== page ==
The Pearl that Broke its Shell by Nadia Hashimi

The Pearl that Broke its Shell

Nadia Hashimi

It's tough being an Afghan girl - one solution is to become a boy. Rahima becomes Rahim - a bacha posh, who is temporarily allowed to act as the son of the family with all the freedom that implies. Parallel to her story is that of her great-great-grandmother, a guard in the king's harem. The violence, abuse and misogyny are hard to take, and tragically, little seems to have changed in the last hundred years.

Extract

We begged and pleaded with Padar-jan to let us return to school. One of Parwin's teachers, a childhood friend of Madar-jan, even showed up at the house and tried to reason with our parents. Padar-jan had relented in the past but this time was different. He wanted us to go to school but struggled with how to make that happen safely. How would it look for his daughters to be chased by local boys for all to see? Awful.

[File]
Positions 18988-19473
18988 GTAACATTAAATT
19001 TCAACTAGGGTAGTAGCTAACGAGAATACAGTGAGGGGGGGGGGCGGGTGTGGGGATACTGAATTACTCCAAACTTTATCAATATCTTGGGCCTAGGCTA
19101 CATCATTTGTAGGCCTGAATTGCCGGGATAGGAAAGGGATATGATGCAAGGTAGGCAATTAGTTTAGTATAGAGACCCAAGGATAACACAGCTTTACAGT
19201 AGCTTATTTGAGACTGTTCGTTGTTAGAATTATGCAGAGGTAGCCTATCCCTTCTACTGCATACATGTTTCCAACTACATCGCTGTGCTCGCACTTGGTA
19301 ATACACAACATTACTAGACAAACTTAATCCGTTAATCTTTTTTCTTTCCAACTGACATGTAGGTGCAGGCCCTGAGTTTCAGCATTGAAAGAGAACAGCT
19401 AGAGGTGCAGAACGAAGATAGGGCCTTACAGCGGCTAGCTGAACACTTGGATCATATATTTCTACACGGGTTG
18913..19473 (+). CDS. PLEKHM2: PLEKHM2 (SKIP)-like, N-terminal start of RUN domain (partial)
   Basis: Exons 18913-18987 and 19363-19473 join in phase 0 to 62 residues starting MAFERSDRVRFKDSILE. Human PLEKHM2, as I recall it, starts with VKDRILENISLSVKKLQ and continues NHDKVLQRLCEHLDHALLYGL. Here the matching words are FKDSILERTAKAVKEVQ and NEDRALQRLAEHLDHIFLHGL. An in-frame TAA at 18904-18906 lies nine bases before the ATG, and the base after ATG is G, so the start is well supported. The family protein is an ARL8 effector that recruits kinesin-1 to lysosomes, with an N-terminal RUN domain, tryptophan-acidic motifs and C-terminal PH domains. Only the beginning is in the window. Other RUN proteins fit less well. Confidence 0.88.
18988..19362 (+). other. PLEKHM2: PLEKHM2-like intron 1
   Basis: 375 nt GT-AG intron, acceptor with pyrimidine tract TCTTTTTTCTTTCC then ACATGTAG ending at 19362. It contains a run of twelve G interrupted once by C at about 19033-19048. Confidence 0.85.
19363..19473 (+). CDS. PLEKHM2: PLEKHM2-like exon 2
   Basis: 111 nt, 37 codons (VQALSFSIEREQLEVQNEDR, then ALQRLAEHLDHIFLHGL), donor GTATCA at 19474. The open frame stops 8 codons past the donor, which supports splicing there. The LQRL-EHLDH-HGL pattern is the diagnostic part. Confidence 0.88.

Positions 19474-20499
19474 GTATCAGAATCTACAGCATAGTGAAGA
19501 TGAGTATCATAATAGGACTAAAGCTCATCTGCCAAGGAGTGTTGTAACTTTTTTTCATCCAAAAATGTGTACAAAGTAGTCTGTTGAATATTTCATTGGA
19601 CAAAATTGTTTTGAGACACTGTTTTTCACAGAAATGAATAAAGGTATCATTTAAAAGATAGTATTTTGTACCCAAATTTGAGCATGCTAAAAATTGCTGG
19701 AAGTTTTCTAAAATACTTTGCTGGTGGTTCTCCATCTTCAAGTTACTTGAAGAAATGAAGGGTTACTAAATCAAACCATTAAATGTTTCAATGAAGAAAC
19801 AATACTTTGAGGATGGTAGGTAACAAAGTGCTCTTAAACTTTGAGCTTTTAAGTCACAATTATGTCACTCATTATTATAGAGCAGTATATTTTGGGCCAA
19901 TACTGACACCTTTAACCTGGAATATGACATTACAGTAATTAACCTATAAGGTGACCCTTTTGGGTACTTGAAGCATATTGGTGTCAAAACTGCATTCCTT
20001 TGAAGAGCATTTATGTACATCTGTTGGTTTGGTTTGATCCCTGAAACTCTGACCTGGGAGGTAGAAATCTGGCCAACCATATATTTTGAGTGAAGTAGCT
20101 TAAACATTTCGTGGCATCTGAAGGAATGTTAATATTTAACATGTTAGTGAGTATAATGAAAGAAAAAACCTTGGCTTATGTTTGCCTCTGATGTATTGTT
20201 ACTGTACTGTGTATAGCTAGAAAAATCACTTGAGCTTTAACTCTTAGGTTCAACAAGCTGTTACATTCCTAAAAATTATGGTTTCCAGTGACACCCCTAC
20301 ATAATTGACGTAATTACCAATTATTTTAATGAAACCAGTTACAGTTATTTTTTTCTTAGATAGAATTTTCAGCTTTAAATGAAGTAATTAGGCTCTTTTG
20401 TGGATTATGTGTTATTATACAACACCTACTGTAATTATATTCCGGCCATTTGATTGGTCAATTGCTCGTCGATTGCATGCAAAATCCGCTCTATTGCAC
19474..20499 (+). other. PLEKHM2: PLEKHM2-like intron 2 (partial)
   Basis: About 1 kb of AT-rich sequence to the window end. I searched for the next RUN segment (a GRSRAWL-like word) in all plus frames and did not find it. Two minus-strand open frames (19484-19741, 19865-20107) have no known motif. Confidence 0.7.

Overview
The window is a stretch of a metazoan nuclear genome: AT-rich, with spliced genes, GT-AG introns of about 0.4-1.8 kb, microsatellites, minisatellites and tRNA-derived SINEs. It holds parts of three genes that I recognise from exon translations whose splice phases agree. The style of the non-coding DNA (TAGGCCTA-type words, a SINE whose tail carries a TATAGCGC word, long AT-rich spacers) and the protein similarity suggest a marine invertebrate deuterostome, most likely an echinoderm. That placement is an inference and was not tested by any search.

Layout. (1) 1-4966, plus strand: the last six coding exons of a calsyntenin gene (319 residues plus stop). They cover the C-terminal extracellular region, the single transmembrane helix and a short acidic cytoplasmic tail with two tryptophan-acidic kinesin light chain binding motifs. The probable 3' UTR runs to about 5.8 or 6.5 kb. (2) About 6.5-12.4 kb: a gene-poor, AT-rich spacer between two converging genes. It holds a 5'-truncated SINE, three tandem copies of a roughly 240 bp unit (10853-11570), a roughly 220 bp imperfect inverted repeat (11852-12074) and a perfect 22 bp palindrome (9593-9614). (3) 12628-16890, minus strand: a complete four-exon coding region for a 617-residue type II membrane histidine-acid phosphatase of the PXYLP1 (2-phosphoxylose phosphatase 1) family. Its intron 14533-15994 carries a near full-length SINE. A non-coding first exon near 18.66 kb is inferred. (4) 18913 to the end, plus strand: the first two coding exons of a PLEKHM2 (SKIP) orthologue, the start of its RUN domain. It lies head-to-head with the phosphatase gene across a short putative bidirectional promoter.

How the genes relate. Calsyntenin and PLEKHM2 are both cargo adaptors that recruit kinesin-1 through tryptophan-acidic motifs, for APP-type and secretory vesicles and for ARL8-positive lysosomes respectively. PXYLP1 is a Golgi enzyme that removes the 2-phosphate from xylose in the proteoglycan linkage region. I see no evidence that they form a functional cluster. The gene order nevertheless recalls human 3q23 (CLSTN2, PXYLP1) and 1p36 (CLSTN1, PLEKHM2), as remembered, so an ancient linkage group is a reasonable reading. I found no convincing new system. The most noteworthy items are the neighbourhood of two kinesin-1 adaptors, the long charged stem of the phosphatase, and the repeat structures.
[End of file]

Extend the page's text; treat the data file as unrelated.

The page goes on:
'If I had a son this would not be happening! Goddamn it! Why do we have a house full of girls! Not one, not two - but five of them!' he would yell. Madar-jan would busy herself with housework, feeling the weight of disappointment on her shoulders.

Parallels
  • Afghanistan, Where God Only Comes to Weep by Siba Shakib
  • The Gate to Women's Country by Sheri S Tepper
  • A Thousand Splendid Suns by Khaled Hosseini
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Violence